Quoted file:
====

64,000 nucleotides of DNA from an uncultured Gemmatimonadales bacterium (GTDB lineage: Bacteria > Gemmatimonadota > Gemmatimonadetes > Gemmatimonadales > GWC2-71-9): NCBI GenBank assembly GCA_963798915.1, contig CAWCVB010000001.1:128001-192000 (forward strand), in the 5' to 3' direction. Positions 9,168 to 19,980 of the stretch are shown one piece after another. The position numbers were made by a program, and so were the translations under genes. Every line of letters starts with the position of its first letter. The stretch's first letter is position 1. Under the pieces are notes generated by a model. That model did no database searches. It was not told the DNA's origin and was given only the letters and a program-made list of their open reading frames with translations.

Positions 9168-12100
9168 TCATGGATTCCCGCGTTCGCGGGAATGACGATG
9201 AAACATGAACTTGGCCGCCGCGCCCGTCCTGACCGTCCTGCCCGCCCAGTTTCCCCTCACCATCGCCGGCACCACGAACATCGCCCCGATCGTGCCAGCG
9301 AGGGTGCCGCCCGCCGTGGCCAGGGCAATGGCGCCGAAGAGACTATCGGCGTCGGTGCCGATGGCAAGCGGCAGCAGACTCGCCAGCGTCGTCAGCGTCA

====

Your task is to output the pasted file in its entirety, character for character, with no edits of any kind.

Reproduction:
64,000 nucleotides of DNA from an uncultured Gemmatimonadales bacterium (GTDB lineage: Bacteria > Gemmatimonadota > Gemmatimonadetes > Gemmatimonadales > GWC2-71-9): NCBI GenBank assembly GCA_963798915.1, contig CAWCVB010000001.1:128001-192000 (forward strand), in the 5' to 3' direction. Positions 9,168 to 19,980 of the stretch are shown one piece after another. The position numbers were made by a program, and so were the translations under genes. Every line of letters starts with the position of its first letter. The stretch's first letter is position 1. Under the pieces are notes generated by a model. That model did no database searches. It was not told the DNA's origin and was given only the letters and a program-made list of their open reading frames with translations.

Positions 9168-12100
9168 TCATGGATTCCCGCGTTCGCGGGAATGACGATG
9201 AAACATGAACTTGGCCGCCGCGCCCGTCCTGACCGTCCTGCCCGCCCAGTTTCCCCTCACCATCGCCGGCACCACGAACATCGCCCCGATCGTGCCAGCG
9301 AGGGTGCCGCCCGCCGTGGCCAGGGCAATGGCGCCGAAGAGACTATCGGCGTCGGTGCCGATGGCAAGCGGCAGCAGACTCGCCAGCGTCGTCAGCGTCA